Here is the path of leading someone into sin by example or intent; but it is also the sin using someone who is vulnerable for personal pleasure or gain. This could be the sin of a father seeking his own pleasures over his family responsibilities or the exploitation of the powerless by the powerful.
You will see that all of these sins can be corporate or individual and neither type absolves us from our responsibility. I am just as guilty for a system of injustice from which I benefit as if I was personally stalking the vulnerable. For example, the man who views pornography is as guilty as the man who takes the photographs. The family that vainly drives the gas-guzzler is as guilty as those manipulating governments to drive down oil prices or depleting our children’s environment for short-term energy and economic gains.
2. The path of the hands;
As with all sin, evil can be as much a result of what we do as what we omit doing. The sins of the hands, feet, and eyes can be as much what we do with what God has given us as what we don’t do with our abilities.
The sin of our hands is not just theft or violence; it is also idleness. If I see what needs to be done and do not use my abilities to further God’s justice in the midst of injustice - then I have sinned. I am convinced that more of us actually omit the solution than commit the crime. Yet, sin is still sin whether by omission or commission.
3. The path of the feet;
Once again, sin should not just be viewed as where our feet lead us but also by our refusal to go where our Lord calls us. And we mustn’t linger, thinking the Lord is going to call us to some great future purpose. If we claim Jesus as our Lord and there is any suffering around us then we have already been called! We have already been told our responsibilities in these matters repeatedly in both the Old and New Testament.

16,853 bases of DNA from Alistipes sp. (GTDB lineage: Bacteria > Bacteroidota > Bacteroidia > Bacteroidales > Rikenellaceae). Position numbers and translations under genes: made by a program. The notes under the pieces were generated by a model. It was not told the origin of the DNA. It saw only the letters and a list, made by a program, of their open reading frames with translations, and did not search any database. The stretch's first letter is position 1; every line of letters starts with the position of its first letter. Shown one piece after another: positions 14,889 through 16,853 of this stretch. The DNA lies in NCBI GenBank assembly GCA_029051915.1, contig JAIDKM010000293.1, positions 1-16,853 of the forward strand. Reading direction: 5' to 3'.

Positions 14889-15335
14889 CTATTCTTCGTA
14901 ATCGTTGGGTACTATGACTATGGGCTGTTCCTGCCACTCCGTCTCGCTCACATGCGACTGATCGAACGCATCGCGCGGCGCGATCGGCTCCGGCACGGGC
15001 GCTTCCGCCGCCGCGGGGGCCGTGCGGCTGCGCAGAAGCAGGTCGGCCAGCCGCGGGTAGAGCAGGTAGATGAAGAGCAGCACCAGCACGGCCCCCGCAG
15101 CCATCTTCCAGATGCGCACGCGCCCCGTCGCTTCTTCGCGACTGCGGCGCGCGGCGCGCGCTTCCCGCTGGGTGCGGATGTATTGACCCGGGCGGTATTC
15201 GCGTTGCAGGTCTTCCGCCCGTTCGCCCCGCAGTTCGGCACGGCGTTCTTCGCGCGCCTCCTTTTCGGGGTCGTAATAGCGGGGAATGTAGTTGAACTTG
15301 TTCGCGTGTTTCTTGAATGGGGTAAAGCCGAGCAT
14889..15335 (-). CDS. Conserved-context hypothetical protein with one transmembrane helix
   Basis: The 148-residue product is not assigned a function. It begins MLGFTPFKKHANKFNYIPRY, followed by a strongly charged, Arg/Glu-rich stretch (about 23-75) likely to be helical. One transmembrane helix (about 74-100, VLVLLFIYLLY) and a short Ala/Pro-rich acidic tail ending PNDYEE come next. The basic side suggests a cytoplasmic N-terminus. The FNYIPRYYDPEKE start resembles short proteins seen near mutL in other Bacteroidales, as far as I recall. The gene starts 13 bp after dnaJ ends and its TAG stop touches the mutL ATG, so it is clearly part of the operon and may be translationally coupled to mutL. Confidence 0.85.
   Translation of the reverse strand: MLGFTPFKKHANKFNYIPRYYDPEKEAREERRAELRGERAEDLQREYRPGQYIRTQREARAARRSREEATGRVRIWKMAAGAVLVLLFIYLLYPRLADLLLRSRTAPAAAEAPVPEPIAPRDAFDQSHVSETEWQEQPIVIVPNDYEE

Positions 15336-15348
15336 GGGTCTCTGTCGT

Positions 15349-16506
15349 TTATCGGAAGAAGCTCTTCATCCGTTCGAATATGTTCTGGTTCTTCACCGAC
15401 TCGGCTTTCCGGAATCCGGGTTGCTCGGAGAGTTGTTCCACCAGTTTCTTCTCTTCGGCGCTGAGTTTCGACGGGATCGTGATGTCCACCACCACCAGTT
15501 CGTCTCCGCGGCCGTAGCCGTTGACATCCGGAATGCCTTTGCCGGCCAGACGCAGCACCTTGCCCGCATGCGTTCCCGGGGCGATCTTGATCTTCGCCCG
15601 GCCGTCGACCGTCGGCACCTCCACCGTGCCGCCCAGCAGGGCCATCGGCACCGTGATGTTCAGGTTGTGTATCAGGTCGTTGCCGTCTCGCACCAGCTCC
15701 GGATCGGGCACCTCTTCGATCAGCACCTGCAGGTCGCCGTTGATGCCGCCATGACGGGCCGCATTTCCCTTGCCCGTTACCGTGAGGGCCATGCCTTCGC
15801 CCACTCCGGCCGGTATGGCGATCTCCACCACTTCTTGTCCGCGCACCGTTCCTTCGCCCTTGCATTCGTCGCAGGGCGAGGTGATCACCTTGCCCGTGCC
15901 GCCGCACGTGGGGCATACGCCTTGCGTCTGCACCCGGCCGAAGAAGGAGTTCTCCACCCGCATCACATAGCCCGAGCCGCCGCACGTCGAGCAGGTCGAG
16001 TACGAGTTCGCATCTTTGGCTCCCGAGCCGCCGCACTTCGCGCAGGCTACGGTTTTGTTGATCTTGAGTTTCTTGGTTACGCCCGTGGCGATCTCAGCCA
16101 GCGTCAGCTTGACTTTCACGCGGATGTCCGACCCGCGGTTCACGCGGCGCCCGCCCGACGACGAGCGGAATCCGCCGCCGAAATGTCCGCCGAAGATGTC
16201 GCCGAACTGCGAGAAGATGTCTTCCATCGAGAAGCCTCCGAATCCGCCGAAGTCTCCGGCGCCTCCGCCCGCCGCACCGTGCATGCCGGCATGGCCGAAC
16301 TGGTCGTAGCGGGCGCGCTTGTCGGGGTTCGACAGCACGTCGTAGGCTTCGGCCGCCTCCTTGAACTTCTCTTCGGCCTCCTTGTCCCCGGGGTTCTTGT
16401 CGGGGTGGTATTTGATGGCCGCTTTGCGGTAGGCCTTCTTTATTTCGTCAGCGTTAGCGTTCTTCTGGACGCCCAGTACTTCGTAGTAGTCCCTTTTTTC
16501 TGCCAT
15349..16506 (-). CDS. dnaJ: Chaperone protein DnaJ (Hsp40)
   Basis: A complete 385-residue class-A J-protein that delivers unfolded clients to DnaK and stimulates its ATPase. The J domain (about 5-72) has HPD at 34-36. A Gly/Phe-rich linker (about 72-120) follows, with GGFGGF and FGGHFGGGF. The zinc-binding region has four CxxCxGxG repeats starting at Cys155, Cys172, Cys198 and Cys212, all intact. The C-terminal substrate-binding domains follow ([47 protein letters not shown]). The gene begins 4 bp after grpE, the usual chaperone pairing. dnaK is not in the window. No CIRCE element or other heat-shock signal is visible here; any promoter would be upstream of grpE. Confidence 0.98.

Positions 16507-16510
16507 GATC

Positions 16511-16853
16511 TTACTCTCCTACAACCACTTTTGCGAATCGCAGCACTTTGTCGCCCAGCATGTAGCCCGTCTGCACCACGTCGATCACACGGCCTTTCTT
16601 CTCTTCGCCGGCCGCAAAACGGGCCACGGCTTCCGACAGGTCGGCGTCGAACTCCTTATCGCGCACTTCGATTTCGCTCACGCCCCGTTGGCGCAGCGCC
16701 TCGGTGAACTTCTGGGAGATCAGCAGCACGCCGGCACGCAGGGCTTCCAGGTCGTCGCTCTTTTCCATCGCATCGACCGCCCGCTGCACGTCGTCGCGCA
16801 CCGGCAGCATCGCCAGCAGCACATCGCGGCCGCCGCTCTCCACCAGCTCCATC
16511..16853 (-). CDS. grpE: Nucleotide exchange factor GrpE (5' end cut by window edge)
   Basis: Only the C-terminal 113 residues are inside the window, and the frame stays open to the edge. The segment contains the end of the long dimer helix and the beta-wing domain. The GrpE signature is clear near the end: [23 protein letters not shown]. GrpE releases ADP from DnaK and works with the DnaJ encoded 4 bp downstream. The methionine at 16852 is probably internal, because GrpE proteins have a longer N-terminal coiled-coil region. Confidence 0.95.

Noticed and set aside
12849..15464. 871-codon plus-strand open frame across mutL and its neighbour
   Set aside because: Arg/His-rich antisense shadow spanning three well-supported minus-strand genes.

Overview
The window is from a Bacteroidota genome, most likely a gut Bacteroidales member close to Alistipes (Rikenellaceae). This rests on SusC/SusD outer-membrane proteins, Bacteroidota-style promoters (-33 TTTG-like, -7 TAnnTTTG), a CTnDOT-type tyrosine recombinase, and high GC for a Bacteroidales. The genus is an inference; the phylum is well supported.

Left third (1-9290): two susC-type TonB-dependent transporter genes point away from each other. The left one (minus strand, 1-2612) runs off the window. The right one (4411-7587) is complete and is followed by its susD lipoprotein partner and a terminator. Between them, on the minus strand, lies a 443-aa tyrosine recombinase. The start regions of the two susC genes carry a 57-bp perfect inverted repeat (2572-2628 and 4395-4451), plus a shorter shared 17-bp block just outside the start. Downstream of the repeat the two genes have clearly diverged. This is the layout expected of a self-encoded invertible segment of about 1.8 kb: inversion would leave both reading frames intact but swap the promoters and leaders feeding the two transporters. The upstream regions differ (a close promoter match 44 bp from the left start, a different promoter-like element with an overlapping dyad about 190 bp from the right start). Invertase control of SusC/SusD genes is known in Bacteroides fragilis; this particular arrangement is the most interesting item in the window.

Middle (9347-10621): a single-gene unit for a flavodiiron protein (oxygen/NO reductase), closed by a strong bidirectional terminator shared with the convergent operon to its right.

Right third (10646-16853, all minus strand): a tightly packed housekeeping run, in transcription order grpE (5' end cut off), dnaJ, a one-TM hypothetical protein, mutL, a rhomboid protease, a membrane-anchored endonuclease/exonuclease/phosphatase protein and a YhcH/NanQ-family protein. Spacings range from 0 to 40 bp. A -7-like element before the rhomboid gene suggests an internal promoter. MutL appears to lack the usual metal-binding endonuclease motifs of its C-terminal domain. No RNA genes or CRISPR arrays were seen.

Micah—in his statement typifying the call of God’s People [Micah 6:8]—begins with the words; “You know, oh man, what the Lord requires of you…”
In Hebrew, that is the same as saying; “You already know what you are supposed to do, now do it!” “Justice, just do it. Kindness, love it as if it were life itself and humbly accompany God to where he would go.”
Some people might continue to ask; “But what will I do when I arrive in the midst of suffering?” Who says we must do anything? Usually the work of justice is less “doing things” than “being available.”
To embrace the poor is not “to do something to them,” but make them feel “not forgotten,” and “not rejected,” by being with them. Jesus rarely preached to sinners, he was far more likely to party with them. His preaching was in response to the attacks of the religious on the rejected. It was enough to Jesus to be present to sinners; he didn’t need to do anything to them.
It is our feet that take us down the path to sin and those same feet that won’t take us to the front line of Justice. However, if we would spend more time walking towards the latter; we would have a lot less difficulty walking away from the former.
Neurologists increasingly speak of neural pathways; cognitive trails formed largely in adolescence that we use habitually as mental shortcuts in the face of complex situations. For example, some people learn early in life to turn their stress into prayer while others turn it into alcohol, rage, or drugs. You can change these pathways by persistently forming new, habitual responses to stress but first you have to recognize the unhealthy paths. Where do your feet take you under duress? Through the Holy Spirit, we can learn to let stress become our pathway to prayer and service.